• Supplied, NSW Parliament ( NSW Parliament)
History was made when the New South Wales Government passed the nation's first Aboriginal languages legislation.
By
Liz Deep-Jones

12 Oct 2017 - 3:25 PM  UPDATED 13 Oct 2017 - 3:01 PM

The languages bill was introduced to the New South Wales Upper House in a historic moment on Wednesday.

The legislation recognises the importance of Aboriginal languages within the state and also seeks to protect them.

In a day of many firsts, a message stick ceremony debuted in front of Parliament House and made its way onto the floor the house itself.

NSW Minister for Aboriginal Affairs, Sarah Mitchell, told NITV News the legislation has three parts to it which will help preserve, protect and recover language throughout the state.

"The first part talks about how important Aboriginal languages are in New South Wales, the ownership and control of those languages rests with Aboriginal people," she said.

“The second part is to look at the establishment of an Aboriginal Languages Trust to help guide government on the best way to reawaken and nurture languages.

“The third part involves the preparation of a strategic plan to give government guidance about the best way forward to work with Aboriginal communities to help preserve and reawaken languages across New South Wales,” she said.

The legislation was drafted with consultation and workshops across the state to strengthen over 35 languages and close to 100 dialects.

A far cry from the days when policies were put in place to suppress the voice of the oldest living culture on the planet.

Jason Adler, general manager for New South Wales Aboriginal Affairs spoke with NITV News at the introduction of the bill.

He said this news is “huge” and will see Aboriginal language “enshrined” through law.

“This is the government sending a message that never again [Aboriginal language] would be subject to inappropriate, damaging policy that we saw in the first half of this century and end of last century,” he said.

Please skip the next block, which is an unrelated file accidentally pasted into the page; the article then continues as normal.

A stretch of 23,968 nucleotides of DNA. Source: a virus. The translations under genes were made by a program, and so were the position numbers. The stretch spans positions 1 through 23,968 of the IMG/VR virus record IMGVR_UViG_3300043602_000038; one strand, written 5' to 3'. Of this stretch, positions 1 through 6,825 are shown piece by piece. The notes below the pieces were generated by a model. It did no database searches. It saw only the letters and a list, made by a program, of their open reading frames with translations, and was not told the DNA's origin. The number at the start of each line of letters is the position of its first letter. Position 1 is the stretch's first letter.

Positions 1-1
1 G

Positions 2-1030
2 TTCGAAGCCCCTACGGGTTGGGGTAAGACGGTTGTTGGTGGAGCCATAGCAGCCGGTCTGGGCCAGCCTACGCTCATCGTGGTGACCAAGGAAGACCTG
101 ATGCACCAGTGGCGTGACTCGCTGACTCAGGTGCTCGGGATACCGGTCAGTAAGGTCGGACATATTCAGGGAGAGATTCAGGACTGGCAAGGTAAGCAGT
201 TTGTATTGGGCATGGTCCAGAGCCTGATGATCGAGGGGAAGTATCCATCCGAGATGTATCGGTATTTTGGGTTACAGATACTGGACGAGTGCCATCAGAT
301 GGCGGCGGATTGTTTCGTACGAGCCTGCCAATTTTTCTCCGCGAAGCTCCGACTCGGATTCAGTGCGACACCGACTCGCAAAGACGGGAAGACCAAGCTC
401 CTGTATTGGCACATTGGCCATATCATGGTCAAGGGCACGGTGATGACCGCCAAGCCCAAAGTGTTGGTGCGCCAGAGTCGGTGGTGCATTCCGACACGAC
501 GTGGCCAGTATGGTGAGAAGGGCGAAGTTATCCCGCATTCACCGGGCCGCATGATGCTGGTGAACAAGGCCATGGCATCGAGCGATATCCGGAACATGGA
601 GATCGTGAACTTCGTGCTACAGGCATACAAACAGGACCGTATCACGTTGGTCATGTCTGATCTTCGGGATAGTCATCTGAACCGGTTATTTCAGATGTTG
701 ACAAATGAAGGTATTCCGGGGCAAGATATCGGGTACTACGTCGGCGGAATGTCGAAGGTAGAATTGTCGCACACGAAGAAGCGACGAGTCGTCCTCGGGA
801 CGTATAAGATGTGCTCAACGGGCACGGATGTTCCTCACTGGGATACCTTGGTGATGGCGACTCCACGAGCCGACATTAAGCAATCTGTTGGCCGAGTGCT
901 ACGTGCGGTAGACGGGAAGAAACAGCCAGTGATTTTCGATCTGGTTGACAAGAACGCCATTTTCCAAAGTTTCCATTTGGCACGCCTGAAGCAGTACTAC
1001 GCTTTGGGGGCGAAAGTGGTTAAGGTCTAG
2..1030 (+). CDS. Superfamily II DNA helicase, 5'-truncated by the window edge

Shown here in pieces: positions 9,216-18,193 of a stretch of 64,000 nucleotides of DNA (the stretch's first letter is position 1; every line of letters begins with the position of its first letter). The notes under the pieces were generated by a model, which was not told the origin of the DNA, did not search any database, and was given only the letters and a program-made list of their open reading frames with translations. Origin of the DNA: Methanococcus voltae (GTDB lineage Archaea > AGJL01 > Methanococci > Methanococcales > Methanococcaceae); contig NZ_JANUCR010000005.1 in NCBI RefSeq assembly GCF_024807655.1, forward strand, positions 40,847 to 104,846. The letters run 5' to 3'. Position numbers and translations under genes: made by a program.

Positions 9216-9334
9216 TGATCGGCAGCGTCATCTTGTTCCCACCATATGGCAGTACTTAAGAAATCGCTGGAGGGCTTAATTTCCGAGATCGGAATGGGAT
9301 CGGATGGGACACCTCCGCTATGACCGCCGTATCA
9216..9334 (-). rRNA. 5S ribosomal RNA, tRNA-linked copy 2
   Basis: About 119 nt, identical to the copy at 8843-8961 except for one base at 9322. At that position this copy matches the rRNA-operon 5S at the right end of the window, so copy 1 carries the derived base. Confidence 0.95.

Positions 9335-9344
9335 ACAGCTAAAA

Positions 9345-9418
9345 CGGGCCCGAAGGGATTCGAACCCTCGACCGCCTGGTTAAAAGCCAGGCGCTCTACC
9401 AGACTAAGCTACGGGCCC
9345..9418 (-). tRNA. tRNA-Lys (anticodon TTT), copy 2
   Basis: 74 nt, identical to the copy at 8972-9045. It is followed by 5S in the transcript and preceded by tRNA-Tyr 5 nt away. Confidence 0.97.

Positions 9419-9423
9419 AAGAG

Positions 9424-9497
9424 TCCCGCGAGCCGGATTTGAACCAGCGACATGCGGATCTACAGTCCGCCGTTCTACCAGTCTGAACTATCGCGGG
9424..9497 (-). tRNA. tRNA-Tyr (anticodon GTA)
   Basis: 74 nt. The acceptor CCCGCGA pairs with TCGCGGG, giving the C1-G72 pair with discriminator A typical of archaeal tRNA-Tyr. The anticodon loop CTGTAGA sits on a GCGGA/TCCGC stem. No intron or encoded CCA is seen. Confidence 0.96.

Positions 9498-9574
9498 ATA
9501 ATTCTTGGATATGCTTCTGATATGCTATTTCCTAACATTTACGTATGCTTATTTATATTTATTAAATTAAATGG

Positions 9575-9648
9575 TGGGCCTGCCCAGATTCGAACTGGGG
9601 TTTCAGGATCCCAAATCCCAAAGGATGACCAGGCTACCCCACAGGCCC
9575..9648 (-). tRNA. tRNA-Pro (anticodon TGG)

However, there are also concerns from the state's peak Aboriginal body in getting it right.

Roy Ah- See, NSW Aboriginal Land Council Chair, said we have to be mindful that Aboriginal language is in the ‘ownership’ of Aboriginal people.

“There has to be a balance in how we manage this moving forward, it's good to have legislation but at the forefront of that legislation we have to have self-determination,” he told NITV News.

But for those who have lived through years of being forbidden, by state governments, to speak their mother native tongue this day couldn’t come soon enough.

Uncle Widdy, Wailwan Warrior, was one of the many traditional owners who attended the day’s event.

He said he was unsure what the outcomes would be, but the day had been “very special” to him.

"I've always couldn’t understand why they wouldn't let us speak our own language. So to come here today and actually know that a Bill is going to be passed to give us permission, I can't find words to describe it,” he said.

About 1800 people speak Aboriginal language in New South Wales.

The NSW government will appoint an independent panel of Aboriginal languages experts and establish a range of new language centres.